Concern #5: Is there still a way to compile user controls or standalone pages in a project and then re-use the resulting binaries in multiple web projects?
Update: This was actually supported in Beta2, but is not very discoverable (note: it was also not that discoverable in VS 2003 and not something that VS 2002/3 actually "officially supported" and tested even though it works). If you use the "fixed names" compilation option in web projects in VS 2005 you will be able to create a web project with user controls in them, compile and publish the project, and copy and re-use them in other projects (where no code-behind source code is deployed -- instead these are compiled into assemblies you deploy in your \bin directory). We'll be posting a white-paper that will walkthrough the steps on how to-do this, as well as instructions on how to create MSBuild scripts that automate this from the command line for enterprise build environments. As with the VS 2003 option (where you needed to be careful not to add a Global.asax to the project, etc), there are a set of "things not to-do" when building these types of project. But you will be able to accomplish the same scenarios.
As I mentioned in the beginning of this post, there are a lot of new features that are enabled by the new project system (I will go into these in more detail in my post next week).
Some have argued that these are primarily for "small app developers" -- I'd argue that isn't the case (although ceretainly there are a lot of advantages in there for small projects too). A few of the new enterprise scenarios now supported include: much better tool scalability for large applications projects involving 1000s of .aspx pages (whereas previously build and project load time made these scenarios impractical), support for patching compilation binaries (allowing you to hot-patch user control or page binaries without having to replace the .dll containing the code for your entire project or app), much better error detection (which is much, much deeper and more accurate than VS2003 compilation -- including compilation detection for errors in web.config and .aspx syntax markup that previously would be ignored by VS 2003 and only be discovered at runtime), richer levels of pre-compilation support (including allowing you to completely remove all run-time compilation from the equation and compile everything including the .aspx markup at build-time -- something not supported by VS2003 and ASP.NET V1.1 today), much richer command-line compilation support with MSBuild integration, and many more that I'll elaborate on next week.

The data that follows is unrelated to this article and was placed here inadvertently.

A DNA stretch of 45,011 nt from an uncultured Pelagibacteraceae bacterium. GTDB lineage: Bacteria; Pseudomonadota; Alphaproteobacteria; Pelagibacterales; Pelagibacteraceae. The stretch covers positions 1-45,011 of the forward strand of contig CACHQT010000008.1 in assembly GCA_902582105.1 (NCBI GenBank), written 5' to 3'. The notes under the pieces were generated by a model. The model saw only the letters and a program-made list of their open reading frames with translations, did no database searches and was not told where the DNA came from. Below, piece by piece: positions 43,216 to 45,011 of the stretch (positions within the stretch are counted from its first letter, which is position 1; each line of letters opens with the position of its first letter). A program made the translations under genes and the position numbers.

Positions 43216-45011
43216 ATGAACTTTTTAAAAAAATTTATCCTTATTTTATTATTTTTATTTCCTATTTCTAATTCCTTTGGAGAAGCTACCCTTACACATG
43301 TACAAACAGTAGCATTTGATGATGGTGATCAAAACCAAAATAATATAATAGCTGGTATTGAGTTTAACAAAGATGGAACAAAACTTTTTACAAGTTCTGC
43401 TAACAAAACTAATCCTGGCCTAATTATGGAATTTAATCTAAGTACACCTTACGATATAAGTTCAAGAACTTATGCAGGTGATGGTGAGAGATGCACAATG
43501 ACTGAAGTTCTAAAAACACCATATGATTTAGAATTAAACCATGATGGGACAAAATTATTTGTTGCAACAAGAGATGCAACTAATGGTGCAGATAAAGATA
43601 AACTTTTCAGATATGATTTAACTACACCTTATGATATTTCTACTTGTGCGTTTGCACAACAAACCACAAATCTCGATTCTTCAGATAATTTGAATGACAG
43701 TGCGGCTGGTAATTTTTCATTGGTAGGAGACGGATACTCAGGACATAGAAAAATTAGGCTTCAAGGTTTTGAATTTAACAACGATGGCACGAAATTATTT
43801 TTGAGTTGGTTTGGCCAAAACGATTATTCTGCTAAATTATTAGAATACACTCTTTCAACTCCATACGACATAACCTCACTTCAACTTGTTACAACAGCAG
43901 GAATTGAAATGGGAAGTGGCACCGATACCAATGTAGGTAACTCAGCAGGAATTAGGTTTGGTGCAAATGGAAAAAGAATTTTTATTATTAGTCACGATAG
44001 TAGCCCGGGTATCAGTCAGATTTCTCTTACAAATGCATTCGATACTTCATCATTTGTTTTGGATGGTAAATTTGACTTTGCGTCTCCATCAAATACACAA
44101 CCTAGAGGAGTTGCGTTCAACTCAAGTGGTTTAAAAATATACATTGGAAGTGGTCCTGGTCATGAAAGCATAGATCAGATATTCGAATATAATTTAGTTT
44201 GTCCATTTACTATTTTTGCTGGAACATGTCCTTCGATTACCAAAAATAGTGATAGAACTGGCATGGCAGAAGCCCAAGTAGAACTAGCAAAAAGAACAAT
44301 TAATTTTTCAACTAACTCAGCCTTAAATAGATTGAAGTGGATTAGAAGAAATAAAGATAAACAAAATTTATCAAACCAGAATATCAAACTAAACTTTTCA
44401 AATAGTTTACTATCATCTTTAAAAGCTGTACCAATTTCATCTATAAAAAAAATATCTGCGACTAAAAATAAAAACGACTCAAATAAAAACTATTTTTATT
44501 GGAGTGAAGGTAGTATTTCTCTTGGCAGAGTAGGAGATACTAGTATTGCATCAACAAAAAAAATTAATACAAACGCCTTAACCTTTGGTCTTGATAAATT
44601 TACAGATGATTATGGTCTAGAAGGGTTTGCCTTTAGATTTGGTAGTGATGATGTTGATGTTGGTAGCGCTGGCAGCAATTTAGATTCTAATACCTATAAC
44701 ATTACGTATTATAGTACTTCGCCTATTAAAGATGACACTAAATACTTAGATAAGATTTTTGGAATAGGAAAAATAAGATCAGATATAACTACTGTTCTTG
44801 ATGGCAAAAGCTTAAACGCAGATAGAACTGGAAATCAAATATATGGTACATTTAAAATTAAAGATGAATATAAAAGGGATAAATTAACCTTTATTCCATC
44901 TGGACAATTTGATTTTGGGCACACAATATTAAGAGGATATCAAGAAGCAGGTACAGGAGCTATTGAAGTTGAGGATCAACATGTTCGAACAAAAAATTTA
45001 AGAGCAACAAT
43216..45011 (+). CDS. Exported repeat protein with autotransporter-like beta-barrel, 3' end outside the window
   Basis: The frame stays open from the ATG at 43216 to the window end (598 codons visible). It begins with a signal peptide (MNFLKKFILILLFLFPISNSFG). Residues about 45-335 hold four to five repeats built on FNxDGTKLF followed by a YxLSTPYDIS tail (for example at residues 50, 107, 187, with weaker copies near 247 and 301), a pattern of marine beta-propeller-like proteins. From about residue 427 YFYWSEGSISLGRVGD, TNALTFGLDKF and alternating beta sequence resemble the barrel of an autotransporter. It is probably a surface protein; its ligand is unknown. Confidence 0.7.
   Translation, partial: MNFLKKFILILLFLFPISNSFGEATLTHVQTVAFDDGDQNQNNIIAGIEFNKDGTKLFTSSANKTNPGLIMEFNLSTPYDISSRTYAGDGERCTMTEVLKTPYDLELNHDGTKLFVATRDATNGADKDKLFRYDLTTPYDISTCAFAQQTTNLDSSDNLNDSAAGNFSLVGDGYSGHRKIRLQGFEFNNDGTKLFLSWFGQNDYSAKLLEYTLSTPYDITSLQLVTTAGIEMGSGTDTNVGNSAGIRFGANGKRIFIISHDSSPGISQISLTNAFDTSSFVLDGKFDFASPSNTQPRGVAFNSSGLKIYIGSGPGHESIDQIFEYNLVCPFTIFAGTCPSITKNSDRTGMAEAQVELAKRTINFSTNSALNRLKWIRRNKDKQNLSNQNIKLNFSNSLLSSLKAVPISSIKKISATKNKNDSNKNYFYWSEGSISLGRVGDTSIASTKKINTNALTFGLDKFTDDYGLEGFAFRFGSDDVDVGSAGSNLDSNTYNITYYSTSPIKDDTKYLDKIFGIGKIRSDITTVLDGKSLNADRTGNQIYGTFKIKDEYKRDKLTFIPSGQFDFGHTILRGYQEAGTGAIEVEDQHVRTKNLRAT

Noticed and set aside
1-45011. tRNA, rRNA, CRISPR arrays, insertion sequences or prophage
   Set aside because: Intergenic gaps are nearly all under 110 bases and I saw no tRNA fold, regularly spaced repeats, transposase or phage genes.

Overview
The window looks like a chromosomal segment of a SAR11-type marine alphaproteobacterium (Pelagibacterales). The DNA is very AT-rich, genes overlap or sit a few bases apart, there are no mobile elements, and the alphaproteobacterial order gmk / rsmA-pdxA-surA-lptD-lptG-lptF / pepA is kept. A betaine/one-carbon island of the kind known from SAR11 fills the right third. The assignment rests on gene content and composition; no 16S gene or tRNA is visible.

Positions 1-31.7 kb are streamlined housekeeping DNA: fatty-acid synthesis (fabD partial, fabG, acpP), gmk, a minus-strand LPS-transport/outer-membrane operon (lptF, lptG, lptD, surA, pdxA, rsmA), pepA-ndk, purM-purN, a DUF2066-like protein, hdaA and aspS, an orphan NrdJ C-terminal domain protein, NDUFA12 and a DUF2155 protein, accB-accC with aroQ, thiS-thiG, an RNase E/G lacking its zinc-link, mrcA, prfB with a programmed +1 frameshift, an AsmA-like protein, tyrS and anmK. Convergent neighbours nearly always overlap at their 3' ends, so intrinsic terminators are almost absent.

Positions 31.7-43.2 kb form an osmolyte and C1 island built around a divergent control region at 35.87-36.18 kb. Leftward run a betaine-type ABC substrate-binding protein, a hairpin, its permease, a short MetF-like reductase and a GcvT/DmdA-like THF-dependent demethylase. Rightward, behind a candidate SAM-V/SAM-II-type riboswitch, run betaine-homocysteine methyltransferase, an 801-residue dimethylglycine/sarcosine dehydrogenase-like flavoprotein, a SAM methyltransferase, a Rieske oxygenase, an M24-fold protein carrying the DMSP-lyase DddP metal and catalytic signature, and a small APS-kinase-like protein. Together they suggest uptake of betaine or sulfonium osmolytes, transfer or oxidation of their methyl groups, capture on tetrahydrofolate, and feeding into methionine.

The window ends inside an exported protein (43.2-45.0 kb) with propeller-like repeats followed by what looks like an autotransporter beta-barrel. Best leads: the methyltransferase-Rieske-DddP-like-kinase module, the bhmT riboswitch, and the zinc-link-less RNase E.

The web project system is also fully integrated with the new VSTS and Team Foundation features -- so you can now automate nightly builds using the new VS build server (no need for someone to build from the IDE), run automated class unit tests, run automated web UI unit tests, calculate both block and arc code execution coverage of code, and perform performance tests and code analysis profiles against the built apps.
I'll go into more details about the web project system on Monday or Tuesday when I fly back to Seattle (where my laptop is), but wanted to quickly address some of the concerns going around.